The monthly rates were 138 children last year and 123- this year. There are 30-70 children at any one time. The average repeat stay in the Center is 34.5%. 14.6% of them last year and already 26.8% this year- have committed crime. Others were vagrants who attracted Militia’s attention by their behaviour (beggars, prostitutes and other social disorders). While interviewing them the lack of parents’ care and permanent place of accommodation becomes clear. Usually these children come to the Center from poor social conditions and they suffer from numerous diseases: 13%  of them last year were sick with different infectious diseases, and 10.9% of them had scabies and pediculosis this year already 57.7% of them have scabies; more than 80% of them suffer malnutrition, growth abnormalities and various chronic digestive diseases; all have behavioral disorders and most have psychological problems; All of them are terrible smokers and 70% of them used drugs and alcoholic beverages.   19 tutors, single pediatrician and 3 nurses provide the medical and tutoring activity in the Center. All of them have neither pedagogic no psychological education and there are no psychologist or psychiatrist in the Center.

Specialized School for the Delinquent Children is an educational structure. It deals with the boys committed criminal actions but who haven’t reached the age of criminal responsibility. At the moment there are about 120 children at School aged 11-15 years old who were sentenced to stay for a time of 2-3 years.   15% of children are orphans and 52% lack either of their parents. The regime at School is rather strict and meetings with relatives are permitted once a week. Most parents do not visit children or do it episodically, which serves to make the deprivation worse.

Two psychologists and one psychiatrist provide psychological services in school. It is clear to both administration and staff that they lack adequate psychological training, are unqualified in the problems of psychological rehabilitation and in working with the adolescents’ families which are usually not ready to receive the child back.

The District Social Rehabilitation Center is part of the administrative structure of one of the city districts of Ekaterinburg. This Center works with the children who have lost their parents because of different reasons: their parents have been deprived parental rights, or they are for along time in prison or in the hospital (more often in psychiatric one), or they are dead, so in the cases when they not provide their parental duties.     Its goals are:  prophylactic activities aimed at prevention of lack of care and nomad life of the adolescents;  temporary residence and welfare for the adolescents in difficult life situations. The final aim of this Center is to get the child back home or to send him to the orphanage or other family.

There are 32 children in the Center today. And the staff of it consists of twenty tutors, two psychologists, eight social workers, three physicians, Five nurses and one speech therapist.  Almost all children staying in this Center have behavioral deviations and chronic diseases; 30% of them have mental retardation and 20% have mental development delay.  Usually children stay at this Center from 2 months to one year and then they go to the Orphanage or they are  adopted by the family.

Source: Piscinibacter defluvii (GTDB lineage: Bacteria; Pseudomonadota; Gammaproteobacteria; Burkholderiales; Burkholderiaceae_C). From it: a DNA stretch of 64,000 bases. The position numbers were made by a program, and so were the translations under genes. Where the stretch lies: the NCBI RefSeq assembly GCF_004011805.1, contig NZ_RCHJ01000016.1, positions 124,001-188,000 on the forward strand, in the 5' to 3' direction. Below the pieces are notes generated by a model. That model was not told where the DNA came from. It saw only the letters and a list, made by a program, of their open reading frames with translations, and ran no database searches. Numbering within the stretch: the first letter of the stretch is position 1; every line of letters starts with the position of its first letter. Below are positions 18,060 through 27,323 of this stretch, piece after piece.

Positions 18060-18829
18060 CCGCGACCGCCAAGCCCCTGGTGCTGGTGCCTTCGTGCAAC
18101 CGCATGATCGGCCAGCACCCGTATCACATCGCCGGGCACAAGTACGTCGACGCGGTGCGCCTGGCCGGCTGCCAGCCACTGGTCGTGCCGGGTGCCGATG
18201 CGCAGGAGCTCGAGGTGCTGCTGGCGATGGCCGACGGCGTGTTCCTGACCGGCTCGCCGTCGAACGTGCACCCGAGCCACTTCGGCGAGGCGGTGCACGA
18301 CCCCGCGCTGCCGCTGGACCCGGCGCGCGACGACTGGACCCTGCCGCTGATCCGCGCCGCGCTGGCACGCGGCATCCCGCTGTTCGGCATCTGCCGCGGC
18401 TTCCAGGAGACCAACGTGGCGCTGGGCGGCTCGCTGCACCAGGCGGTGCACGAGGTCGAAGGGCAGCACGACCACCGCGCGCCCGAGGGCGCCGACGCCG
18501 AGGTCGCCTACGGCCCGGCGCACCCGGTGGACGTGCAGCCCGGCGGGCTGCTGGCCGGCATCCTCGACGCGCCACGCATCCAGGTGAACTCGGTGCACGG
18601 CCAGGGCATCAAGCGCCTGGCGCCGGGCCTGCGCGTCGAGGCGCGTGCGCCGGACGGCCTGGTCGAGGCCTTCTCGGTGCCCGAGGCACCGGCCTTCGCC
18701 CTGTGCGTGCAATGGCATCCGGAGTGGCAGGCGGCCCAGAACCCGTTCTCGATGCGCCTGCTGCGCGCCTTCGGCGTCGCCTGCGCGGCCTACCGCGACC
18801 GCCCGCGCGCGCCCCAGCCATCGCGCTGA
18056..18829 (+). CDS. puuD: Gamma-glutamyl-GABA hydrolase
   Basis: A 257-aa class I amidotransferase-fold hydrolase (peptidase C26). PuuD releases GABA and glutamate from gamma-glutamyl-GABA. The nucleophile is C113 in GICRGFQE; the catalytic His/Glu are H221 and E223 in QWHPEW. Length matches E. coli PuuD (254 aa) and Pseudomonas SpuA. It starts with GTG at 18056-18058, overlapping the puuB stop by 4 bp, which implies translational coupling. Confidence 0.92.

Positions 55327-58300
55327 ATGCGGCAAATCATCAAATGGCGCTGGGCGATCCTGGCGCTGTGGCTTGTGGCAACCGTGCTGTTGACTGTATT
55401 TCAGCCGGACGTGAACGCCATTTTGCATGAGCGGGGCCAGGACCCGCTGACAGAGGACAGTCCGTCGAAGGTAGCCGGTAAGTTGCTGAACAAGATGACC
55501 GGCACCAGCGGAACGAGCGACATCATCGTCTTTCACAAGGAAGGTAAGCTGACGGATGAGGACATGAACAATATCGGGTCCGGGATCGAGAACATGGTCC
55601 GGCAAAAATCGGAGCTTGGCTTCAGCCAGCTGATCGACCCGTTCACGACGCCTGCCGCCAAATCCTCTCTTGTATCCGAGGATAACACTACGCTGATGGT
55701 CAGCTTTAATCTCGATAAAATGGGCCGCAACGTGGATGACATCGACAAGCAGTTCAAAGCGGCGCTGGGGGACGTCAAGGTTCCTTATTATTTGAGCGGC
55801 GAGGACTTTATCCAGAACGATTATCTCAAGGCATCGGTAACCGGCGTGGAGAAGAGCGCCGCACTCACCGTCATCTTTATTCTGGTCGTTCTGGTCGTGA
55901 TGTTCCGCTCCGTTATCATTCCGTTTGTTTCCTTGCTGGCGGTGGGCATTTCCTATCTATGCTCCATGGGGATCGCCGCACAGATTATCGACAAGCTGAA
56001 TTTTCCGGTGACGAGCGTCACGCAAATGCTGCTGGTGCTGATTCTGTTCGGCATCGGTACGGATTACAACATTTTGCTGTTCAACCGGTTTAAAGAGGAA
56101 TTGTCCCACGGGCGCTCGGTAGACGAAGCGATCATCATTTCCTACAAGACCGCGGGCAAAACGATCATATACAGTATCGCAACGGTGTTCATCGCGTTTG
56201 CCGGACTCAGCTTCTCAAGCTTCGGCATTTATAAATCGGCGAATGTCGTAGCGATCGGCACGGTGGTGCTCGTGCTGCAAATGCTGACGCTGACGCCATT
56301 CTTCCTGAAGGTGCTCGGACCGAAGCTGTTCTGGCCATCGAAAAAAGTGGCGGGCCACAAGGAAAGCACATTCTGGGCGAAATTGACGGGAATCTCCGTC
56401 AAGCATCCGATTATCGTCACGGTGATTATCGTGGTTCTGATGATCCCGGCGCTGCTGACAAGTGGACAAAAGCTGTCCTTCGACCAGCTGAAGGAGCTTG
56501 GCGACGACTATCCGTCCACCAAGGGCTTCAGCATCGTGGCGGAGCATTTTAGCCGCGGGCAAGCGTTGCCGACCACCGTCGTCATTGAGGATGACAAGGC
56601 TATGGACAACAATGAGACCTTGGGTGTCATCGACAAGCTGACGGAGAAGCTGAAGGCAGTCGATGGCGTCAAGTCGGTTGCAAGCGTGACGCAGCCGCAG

Summing up all these institutions relating different Departments have the very same problems. And it appeared that: the administration and the staff of all of them are strongly motivated to improve their professional skills in child and adolescent psychology and social rehabilitation; it is necessary to improve the level of medical and psychological aid to this group of adolescents and their families. Apart from general problems such as finance there is no organising or coordinating structure which works with the families, training of specialists and improving of their qualification (it concerns all related professionals- psychotherapists, psychologists, teachers and social workers). We suggest the elaboration of programs for training and improvement of qualification for the staff of these institutions and also diagnostic and rehabilitation programs for the children.

The main directions of them are the following: assistance for both government and non-government structures in training and increasing the professional qualification of their staff in the field of adolescent and family psychology and psychotherapy; Elaboration and realisation of training programs for the students, physicians, psychologists and social workers.; Organization and providing services for deprived youth and families in the institutions of Health care and Social services; Providing psychoprophylactic activities with the risky families; Introduction of practical and scientific ideas of Russian and foreign specialists; Participation in the accomplishment of international programs.

The Family Therapy Development Fund’s activities -  coordination of work of the institutes dealing with adolescent problems, regular consulting of the staff and administration of the above Centers in terms of organisation and methodology.; Psychotherapeutic and other medical aid for the families of the delinquent children, families who include sick and invalid people, using the methods of family therapy in both medical as in social-psychological and educational aspects; Attracting sponsors for concrete material assistance to the children from these institutions and high risk families; Providing of scientific activities- research and reports devoted to the problems of children and adolescents and their families. ; Training programs for schoolteachers, social workers and physicians in the subject of adolescent and family psychotherapy.